North Korean defector becomes Fulbright Scholar

Kim Seong Ryeol was 10 when he witnessed his first public execution. He recalls it being a monthly event in his North Korean hometown, with police gathering crowds near a local market where they would shoot or hang people accused of criticizing the regime.

More than two decades later, Kim finds himself in a different world — sitting in a futuristic, glass-clad skyscraper in the heart of Seoul, the capital of neighboring South Korea.

Kim is one of around 30,000 North Koreans who have escaped their totalitarian regime by fleeing south.

In 2015, after completing his undergraduate studies, he won a scholarship from the Open Society Foundation, a New York-based grant-making organization, to do a master’s degree in unification studies at a South Korean university.

The 32-year-old was recently awarded a Fulbright scholarship to do a Ph.D. in the U.S. As a boy he used to dream of killing American soldiers, but no more. “When I was little, every book, every curriculum, they always mentioned that America is the enemy.”

He’s also become a Christian, a religion he knew next to nothing about before leaving his homeland. In 2009, he attended a school run by Youth With a Mission, a Texas-based Christian missionary organization. “It broadened my perspective, when I met my American friends, and made me think differently, to see that the world is global,” he says.

[NBC]

Celebrity North Korean defector Kim Ah-ra

Among rising stars of celebrity North Korean defectors is a 25-year-old actress named Kim Ah-ra. Her hipster leggings and elaborately painted toenails give little indication that she grew up amid famine, eating grass soup to survive.

Kim was only 12 when she slipped away from her home province, in a mountainous corner of North Korea, to the hinterlands of China. After a long spell in the Chinese countryside, she finally defected to South Korea around 2009.

Both Kim and her mother were aided by an underground railroad run by Christians. This daring network illegally traffics North Koreans out of China and into countries that will link them up with South Korean authorities. From there, they’re given a free plane ticket to Seoul and a new life in one of the most technologically advanced societies on Earth.

Almost all of Kim’s early memories revolve around food — or rather its scarcity. “When we had food, we ate it immediately. We’d take one or two spoons of rice, add some grass and pour in a lot of water to make a dark porridge. That had to feed four people.”

“I remember wandering the village, looking at the ground, hoping to spot a stray noodle or chicken head,” Kim says. “My dad would cook rats and tell us it was rabbit meat.”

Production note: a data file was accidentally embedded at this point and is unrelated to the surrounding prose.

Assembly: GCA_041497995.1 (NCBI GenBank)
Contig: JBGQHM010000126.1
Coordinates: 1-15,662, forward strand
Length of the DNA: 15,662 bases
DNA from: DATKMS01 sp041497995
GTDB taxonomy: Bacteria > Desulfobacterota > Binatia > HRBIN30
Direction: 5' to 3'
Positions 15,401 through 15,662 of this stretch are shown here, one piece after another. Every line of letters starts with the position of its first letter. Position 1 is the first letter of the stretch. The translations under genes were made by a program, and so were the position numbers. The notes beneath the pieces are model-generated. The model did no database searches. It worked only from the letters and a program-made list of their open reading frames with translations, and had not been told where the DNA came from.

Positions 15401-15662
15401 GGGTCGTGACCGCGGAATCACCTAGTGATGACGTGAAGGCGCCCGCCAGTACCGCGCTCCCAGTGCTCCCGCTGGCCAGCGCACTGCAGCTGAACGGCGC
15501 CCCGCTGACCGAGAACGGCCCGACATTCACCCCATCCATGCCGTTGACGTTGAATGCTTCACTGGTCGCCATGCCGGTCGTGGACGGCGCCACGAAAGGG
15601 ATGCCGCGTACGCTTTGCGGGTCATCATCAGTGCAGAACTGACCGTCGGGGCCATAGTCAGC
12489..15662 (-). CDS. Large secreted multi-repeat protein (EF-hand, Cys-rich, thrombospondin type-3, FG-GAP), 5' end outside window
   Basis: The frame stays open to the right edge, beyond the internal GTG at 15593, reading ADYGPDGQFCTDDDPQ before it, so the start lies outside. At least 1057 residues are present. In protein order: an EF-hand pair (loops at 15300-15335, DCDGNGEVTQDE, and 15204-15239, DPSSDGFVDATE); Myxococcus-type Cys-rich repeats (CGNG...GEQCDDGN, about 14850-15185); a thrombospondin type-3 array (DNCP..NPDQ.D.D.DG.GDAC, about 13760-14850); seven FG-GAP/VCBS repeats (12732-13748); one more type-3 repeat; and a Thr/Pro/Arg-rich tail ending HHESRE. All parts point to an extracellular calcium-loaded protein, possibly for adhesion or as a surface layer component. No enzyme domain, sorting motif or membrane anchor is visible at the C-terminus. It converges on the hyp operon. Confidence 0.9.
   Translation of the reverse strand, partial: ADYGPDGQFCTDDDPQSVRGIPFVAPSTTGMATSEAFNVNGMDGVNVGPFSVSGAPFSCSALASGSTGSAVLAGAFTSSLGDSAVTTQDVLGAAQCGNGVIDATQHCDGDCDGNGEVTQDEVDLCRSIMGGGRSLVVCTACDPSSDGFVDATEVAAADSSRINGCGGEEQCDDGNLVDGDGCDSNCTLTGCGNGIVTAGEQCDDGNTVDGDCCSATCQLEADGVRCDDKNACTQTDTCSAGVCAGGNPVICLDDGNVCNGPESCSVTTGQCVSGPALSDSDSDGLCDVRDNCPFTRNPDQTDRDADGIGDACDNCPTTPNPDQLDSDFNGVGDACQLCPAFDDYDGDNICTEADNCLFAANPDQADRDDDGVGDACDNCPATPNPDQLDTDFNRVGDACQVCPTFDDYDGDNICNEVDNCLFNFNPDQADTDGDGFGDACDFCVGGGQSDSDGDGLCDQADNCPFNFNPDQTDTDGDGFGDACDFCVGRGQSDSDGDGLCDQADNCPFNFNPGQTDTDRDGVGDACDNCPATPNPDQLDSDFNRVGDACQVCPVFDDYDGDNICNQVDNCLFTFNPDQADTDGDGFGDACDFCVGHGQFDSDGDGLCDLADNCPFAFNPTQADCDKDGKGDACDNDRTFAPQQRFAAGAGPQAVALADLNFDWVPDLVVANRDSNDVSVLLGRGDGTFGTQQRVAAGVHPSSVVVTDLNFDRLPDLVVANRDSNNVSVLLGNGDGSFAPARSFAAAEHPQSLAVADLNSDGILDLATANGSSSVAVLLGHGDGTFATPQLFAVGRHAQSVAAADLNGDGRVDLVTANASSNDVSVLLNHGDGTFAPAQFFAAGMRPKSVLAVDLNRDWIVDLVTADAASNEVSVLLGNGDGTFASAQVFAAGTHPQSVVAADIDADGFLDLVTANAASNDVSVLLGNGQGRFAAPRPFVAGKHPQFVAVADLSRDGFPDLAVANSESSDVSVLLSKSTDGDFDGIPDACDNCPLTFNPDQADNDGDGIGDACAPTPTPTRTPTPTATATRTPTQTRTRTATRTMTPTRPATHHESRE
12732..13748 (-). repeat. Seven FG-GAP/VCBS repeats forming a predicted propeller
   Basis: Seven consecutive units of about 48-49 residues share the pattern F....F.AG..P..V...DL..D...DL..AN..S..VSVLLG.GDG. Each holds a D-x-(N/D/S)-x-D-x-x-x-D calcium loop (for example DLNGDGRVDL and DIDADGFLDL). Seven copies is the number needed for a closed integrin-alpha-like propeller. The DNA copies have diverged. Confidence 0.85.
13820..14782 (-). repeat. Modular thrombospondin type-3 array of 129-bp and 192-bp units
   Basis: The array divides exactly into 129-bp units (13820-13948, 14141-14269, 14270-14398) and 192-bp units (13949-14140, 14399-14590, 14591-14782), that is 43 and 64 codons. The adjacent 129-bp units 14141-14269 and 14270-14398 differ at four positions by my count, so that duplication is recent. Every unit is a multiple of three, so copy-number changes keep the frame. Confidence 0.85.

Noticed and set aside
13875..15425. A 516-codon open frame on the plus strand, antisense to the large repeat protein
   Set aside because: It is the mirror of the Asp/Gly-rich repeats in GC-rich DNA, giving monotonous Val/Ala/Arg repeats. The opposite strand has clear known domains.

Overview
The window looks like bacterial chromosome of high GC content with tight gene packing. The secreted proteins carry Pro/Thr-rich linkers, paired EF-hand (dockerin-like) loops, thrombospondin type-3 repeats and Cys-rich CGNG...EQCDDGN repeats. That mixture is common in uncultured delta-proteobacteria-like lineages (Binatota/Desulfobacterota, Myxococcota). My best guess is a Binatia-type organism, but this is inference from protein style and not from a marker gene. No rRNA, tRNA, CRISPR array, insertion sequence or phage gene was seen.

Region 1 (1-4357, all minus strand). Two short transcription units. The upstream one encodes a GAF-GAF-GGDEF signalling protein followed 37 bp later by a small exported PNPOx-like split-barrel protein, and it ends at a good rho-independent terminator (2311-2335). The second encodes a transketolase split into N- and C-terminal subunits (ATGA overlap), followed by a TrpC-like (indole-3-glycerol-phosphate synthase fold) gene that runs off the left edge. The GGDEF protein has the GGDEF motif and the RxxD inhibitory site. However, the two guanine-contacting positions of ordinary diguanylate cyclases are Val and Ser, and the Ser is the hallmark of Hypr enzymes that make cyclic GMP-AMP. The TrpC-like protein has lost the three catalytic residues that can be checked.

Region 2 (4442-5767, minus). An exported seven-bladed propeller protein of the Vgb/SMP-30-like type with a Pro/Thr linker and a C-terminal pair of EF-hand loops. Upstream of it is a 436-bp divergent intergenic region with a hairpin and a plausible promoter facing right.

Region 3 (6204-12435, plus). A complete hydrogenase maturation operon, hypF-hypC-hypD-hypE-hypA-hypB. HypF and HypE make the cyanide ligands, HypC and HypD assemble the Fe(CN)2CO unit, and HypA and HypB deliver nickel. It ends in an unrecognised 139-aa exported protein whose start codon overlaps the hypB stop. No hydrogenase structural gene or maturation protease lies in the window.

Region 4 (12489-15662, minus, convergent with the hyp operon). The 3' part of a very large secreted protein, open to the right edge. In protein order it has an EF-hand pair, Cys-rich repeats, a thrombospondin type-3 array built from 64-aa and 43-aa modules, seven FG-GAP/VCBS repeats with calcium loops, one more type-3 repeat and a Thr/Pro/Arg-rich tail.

[USAToday]

South Korean program for defectors not working, Seoul lawmaker says

A South Korean program that provides incentives for local businesses to hire North Korean defectors has been completely ineffective since it launched in 2000. Deputy National Assembly Speaker Park Joo-sun said Monday the 17-year-old program has not had the desired results.

The program incentivizes businesses to hire resettled North Koreans by guaranteeing the South’s unification ministry’s “priority purchases” of the firm’s products, should a business hire seven or more defectors.

The unification ministry said there were “only two cases” of firms applying for qualification under the program. The ministry also said only a “minority” of firms made products that qualify as “priority purchase items.”

Park, who explained the program’s history to reporters, challenged the explanation from the ministry, News 1 reported. “The real story is the unification ministry did not promote the program,” Park said.

The South Korean lawmaker said employment is a critical issue for the more than 30,000 resettled North Koreans in the South. North Koreans in the South have said life in the country is difficult for economic and other reasons.

[UPI]

Information the key to changing North Koreans

Kim Seung Chul, a North Korean defector who came to South Korea in 1994, believes that information is key to changing his homeland. Kim founded North Korea Reform Radio in 2007, which currently broadcasts two hours a day of news, information and entertainment over shortwave frequencies. He also occasionally uses remote-controlled balloons to drop leaflets and other information into the country.

“The goal is enlightenment,” he said. “We’re trying to reach North Koreans who are isolated, who don’t have anywhere to listen to real stories or real news, in order to trigger a spark, to give them a vision, something that will bring positive action.”

He estimates that at least 10% of North Korea’s 25 million people have access to foreign media regularly. He and his colleagues also try to target higher-ranking members of the North Korean regime who travel abroad with messages and shows they hope will prove inspirational.